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Ralph Nader: ‘no football scholarship for you!’


You can put former presidential candidate Ralph Nader in the growing list of politicians who feel they know — and will relentlessly tell you that they know — what’s best for college football.

But, unlike some of his other friends on Capitol Hill, Nader isn’t advocating a college football playoff.

Nader wants to take away football scholarships.

Or, more specifically, replace athletic scholarships with need-based financial aid in the hopes of reducing the “win at all costs” mentality that exists in college football. A mentality that, according to Nader, treats players as professionals — minus the millions of dollars — rather than student-athletes.

“They are students, just like any other student on campus who receives a merit-based scholarship,” Nader said. “An entire industry has developed in the youth sports arena — club teams, personal trainers, etc. — to prey on families’ dreams of an athletic scholarship. The lure of the elusive athletic scholarship is the primary — sometimes the only — marketing tool these youth sports entrepreneurs use.”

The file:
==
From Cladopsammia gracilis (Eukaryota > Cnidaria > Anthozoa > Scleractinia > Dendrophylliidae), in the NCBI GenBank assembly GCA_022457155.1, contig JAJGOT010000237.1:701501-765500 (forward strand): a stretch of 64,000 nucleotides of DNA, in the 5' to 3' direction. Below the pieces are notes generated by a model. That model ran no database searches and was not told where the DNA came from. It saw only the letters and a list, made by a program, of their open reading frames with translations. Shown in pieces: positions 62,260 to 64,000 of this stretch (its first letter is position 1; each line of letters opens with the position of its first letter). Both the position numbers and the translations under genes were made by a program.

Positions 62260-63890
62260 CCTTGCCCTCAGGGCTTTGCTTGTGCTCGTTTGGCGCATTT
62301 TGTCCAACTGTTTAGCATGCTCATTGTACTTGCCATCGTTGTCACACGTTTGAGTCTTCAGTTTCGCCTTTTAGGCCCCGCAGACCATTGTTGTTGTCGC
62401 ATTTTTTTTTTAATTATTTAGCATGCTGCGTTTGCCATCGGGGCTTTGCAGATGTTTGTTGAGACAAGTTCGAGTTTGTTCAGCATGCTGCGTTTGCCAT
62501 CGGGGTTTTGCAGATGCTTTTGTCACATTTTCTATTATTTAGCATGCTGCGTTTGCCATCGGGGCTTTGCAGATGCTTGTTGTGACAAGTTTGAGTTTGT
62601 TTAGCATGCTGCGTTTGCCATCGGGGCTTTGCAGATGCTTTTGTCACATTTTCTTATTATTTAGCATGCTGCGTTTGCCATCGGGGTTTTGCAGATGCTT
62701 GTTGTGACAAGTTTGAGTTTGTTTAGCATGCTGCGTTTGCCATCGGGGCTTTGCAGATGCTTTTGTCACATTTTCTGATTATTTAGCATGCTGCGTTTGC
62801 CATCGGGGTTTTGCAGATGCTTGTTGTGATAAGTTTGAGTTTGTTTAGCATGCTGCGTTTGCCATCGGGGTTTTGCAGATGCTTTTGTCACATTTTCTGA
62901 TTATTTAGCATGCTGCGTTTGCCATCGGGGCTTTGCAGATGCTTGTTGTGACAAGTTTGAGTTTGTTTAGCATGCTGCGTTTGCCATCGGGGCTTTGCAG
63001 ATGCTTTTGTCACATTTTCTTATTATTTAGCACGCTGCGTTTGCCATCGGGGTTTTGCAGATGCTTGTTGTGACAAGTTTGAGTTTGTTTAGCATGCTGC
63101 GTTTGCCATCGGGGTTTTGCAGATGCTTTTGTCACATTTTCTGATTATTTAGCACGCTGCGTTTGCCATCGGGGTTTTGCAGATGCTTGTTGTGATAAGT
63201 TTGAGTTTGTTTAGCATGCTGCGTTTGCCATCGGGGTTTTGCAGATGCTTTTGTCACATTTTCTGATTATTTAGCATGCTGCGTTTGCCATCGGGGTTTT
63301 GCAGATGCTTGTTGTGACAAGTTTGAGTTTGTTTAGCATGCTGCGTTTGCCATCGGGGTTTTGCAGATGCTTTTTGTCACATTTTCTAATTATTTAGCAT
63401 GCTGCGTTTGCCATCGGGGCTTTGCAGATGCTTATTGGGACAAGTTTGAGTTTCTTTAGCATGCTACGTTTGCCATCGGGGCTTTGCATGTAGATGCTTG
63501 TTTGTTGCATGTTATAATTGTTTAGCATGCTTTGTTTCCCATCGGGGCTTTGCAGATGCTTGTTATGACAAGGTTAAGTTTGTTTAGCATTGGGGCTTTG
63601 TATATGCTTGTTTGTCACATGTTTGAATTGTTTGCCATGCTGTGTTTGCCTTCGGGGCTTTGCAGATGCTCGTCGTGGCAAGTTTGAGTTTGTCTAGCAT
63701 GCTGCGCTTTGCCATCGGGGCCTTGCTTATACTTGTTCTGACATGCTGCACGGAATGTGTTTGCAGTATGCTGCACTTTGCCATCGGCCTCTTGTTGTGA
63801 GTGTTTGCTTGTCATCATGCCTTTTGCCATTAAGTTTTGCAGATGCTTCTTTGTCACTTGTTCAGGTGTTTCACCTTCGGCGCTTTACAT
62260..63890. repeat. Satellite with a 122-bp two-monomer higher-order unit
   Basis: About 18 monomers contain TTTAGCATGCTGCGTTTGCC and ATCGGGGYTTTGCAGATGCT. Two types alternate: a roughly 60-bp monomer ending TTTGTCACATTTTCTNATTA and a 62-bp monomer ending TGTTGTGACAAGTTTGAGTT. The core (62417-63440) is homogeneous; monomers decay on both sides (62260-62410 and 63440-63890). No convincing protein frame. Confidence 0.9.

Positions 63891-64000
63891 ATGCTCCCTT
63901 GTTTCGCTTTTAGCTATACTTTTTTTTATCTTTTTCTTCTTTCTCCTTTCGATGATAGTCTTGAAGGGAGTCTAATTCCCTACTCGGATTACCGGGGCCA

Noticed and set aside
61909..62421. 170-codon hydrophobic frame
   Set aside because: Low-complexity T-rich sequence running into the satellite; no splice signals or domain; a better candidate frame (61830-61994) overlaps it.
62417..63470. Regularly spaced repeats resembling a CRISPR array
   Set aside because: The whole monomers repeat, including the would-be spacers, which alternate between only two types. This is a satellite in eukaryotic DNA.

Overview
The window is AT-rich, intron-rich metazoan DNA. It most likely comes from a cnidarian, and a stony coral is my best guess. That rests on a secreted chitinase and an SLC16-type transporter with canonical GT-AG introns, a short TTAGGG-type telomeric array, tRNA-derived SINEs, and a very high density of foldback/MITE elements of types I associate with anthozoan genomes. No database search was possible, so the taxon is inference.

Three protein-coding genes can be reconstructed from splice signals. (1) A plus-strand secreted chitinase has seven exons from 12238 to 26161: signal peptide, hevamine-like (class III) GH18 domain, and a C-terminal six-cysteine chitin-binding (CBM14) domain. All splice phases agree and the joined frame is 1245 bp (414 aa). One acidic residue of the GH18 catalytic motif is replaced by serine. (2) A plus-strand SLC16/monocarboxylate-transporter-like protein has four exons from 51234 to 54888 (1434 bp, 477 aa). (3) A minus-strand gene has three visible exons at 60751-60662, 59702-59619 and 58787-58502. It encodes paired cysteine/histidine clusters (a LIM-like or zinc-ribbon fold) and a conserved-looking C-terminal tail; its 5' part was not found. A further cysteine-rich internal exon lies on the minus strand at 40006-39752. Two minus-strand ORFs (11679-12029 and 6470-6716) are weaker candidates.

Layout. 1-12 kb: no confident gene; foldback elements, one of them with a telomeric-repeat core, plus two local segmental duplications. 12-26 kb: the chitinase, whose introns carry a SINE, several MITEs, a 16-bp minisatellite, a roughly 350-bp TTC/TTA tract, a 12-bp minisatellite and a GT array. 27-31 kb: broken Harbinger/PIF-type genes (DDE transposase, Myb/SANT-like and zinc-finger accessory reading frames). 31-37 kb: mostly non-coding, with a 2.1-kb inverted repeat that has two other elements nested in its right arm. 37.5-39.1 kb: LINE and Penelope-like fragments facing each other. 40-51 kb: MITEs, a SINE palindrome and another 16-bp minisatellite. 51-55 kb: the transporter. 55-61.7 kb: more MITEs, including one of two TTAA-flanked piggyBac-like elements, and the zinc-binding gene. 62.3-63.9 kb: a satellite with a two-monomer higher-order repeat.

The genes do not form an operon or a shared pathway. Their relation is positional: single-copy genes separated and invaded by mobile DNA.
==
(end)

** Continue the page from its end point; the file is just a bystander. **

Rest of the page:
Technically, athletic scholarships still serve a purpose: they provide the means for an athlete to advance themselves through higher education. But how many football players really take full advantage of that opportunity? I don’t have the numbers in front of me, but I imagine they’re not 100 percent.

Or, anywhere near it, for that matter.

Nader also suggests that, if removing athletic scholarships doesn’t work (which it won’t), schools should “openly acknowledge the professionalism in big-time college sports, remove the tax-exempt status currently given to athletic departments, and make universities operate them as unrelated businesses.”

College football is definitely a business, but I’m not sure how realistic — though interesting — Nader’s ideas are. In the FCS, the Patriot, Ivy and Pioneer leagues do not hand out athletic scholarships for football (although the Patriot League does give athletic scholarships in non-football sports).

The question would become whether or not that type of structure could work in places like, oh, the SEC. The Ivy and Patriot leagues are conferences who truly still pursue the idea that players are students first, a stark contrast from most big-time college football programs.

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12 Responses to “Ralph Nader: ‘no football scholarship for you!’”
  1. southernpatriots says: Mar 24, 2011 9:21 PM